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Who can I sue? I am very angry. A default judgment was won against me in Minnesota for monies that my former fiance owned to a

New York, NY |

Homeowner's Association. I was not on the title or deed and never was responsible for the HOA payments. They are trying to collect on this judgment via a collections agency who contacted my family member and embarrassed me. I have a 780 credit score and have never had a late payment in my life. Is my good credit at risk? Are my assets at risk? I think it is very unfair that I have this much stress over a property and debt that was never mine. Is this not an FDCPA violation? Please help.

Attorney Answers 4

  1. If the judgment is in Minnesota I suggest you re-post your question on the Minnesota Avvo page.

    I am a former federal and State prosecutor and have been doing criminal defense work for over 16 years. I was named to the Super Lawyers list as one of the top attorneys in New York for 2012 and 2013. No more than 5 percent of the lawyers in the state are selected by Super Lawyers. Martindale-Hubbell has given me its highest rating - AV Preeminent - in the areas of Criminal Law, Personal Injury, and Litigation. According to Martindale-Hubbell”AV Preeminent is a significant rating accomplishment - a testament to the fact that a lawyer's peers rank him or her at the highest level of professional excellence." Fewer than 8% of attorneys achieve an AV Preeminent rating. I also have the highest ranking – “superb” – on Avvo. The above answer, and any follow up comments or emails is for informational purposes only and not meant as legal advice.

  2. I think you need to prioritize your issues. If you have a judgment out there against you that shouldn't be, your energy and resources need to be focused on that issue, not who you can sue. You can sue people once you clean up the underlying problem.

    First, verify the existence of the judgment. Contact the court where the judgment was supposedly entered and obtain a copy of the court file (this would likely be the county court where the property was located). In addition, in the court file, you will want to find the affidavit or proof of service. That document will tell you how you were allegedly served with the summons and complaint.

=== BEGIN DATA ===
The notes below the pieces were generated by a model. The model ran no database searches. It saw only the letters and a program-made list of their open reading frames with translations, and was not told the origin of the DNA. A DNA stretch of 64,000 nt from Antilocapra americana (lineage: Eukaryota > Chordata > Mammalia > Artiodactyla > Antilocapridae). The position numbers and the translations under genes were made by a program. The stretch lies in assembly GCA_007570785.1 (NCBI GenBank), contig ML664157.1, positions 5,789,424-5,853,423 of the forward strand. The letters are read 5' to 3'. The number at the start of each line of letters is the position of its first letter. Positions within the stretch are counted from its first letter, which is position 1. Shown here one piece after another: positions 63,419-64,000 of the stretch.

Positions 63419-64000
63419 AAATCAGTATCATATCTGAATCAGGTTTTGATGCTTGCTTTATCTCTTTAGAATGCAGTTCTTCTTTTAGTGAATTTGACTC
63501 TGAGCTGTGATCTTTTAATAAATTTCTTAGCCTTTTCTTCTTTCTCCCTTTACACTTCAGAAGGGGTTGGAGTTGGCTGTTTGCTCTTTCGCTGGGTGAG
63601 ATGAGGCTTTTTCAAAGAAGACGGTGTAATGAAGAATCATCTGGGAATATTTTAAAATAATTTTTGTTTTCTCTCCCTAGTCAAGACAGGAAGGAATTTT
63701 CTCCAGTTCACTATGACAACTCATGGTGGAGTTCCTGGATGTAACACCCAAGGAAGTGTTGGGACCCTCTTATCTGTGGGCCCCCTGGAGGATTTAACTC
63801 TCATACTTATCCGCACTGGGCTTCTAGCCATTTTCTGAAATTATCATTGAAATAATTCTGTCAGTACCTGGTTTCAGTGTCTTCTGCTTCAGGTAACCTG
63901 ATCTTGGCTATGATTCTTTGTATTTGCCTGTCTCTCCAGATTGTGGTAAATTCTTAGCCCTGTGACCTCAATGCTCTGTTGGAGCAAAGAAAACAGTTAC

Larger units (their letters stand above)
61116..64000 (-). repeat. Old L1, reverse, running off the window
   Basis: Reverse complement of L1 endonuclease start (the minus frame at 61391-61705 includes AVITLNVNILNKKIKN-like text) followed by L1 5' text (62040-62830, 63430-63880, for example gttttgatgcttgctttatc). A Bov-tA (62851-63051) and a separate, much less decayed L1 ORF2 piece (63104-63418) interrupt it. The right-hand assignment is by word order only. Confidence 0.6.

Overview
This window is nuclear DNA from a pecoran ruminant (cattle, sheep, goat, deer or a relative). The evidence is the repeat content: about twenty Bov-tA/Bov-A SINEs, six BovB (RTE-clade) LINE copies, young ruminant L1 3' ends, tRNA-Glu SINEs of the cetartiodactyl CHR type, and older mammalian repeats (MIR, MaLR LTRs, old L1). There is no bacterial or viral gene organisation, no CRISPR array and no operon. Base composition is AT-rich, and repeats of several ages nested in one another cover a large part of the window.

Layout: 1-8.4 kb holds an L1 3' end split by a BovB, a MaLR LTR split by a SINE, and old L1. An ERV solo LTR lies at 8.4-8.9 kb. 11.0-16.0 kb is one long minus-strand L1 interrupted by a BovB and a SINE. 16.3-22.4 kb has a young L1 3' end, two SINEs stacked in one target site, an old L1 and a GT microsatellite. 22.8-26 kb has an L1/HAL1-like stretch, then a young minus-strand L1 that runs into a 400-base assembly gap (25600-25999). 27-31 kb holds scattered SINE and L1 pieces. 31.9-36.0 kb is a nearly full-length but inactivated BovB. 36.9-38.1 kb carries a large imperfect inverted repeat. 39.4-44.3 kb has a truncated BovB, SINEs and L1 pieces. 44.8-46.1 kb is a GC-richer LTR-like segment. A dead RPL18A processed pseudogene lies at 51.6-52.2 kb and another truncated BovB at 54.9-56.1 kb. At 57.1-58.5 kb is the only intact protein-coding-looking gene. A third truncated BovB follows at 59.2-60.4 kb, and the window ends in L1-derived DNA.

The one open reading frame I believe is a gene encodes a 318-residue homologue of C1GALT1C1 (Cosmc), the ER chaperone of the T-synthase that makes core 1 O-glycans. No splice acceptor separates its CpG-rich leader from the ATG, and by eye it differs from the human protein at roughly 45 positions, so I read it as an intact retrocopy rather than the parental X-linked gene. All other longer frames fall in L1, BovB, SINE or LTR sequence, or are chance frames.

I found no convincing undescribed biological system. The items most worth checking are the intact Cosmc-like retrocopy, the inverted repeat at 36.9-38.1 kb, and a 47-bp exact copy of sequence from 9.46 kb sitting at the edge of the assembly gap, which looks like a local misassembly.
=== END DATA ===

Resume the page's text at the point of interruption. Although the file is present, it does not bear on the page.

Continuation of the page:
A word of caution, and I can't speak for MN law, but the CC&R's (HOA rules and regulations) can be and often are a separate agreement. "Residents" in an HOA can be bound to the CC&R's even if the resident is not on deed to the underlying property. So, the judgment could be valid...or, at least it is possible. But, as I said, first do some leg work to gather the necessary information to even figure out the next move.

    Then contact an attorney in MN to figure out your next step.

  3. You should contact a lawyer in Minnesota to vacate the judgment as it was likely defective.

    I do NOT know you. I am NOT your lawyer. This answer is provided for the general public who may have similar queries. The answer provided is NOT definitive. I do NOT know all of the facts of your case and NO attorney-client relationship is established. Please do not use my answer to tell your lawyer what to do. Free advise is worth exactly what you are paying. Trust the lawyer who is charging you for his/her time and expertise. If you can no longer trust your lawyer, then hire someone else. I am always interested in new clients and business opportunities and would welcome your call or email to discuss matters further. For more information, please feel free to visit my website or schedule an appointment.

  4. Find a Minnesota attorney to vacate the judgment. After that is accomplished the phone calls and collection activity could be addressed.

    The information contained in this posting is for general information purposes only and does not constitute legal advice. The furnishing of this information does not create an attorney client relationship. An attorney client relationship requires the furnishing, review, and signing of a retainer agreement.

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